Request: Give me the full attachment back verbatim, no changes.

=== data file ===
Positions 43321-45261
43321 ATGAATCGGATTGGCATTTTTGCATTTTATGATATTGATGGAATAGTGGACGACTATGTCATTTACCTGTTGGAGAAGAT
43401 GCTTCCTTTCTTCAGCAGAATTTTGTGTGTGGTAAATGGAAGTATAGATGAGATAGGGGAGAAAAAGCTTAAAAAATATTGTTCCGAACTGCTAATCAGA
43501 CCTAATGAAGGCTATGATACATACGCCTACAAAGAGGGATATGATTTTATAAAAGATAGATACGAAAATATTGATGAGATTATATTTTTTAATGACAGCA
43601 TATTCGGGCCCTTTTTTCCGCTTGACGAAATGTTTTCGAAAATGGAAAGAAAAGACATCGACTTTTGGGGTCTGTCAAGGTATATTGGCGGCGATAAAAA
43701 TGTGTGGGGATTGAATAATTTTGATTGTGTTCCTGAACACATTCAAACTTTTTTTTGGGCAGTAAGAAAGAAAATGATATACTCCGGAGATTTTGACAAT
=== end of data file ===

Positions 43321-45261
43321 ATGAATCGGATTGGCATTTTTGCATTTTATGATATTGATGGAATAGTGGACGACTATGTCATTTACCTGTTGGAGAAGAT
43401 GCTTCCTTTCTTCAGCAGAATTTTGTGTGTGGTAAATGGAAGTATAGATGAGATAGGGGAGAAAAAGCTTAAAAAATATTGTTCCGAACTGCTAATCAGA
43501 CCTAATGAAGGCTATGATACATACGCCTACAAAGAGGGATATGATTTTATAAAAGATAGATACGAAAATATTGATGAGATTATATTTTTTAATGACAGCA
43601 TATTCGGGCCCTTTTTTCCGCTTGACGAAATGTTTTCGAAAATGGAAAGAAAAGACATCGACTTTTGGGGTCTGTCAAGGTATATTGGCGGCGATAAAAA
43701 TGTGTGGGGATTGAATAATTTTGATTGTGTTCCTGAACACATTCAAACTTTTTTTTGGGCAGTAAGAAAGAAAATGATATACTCCGGAGATTTTGACAAT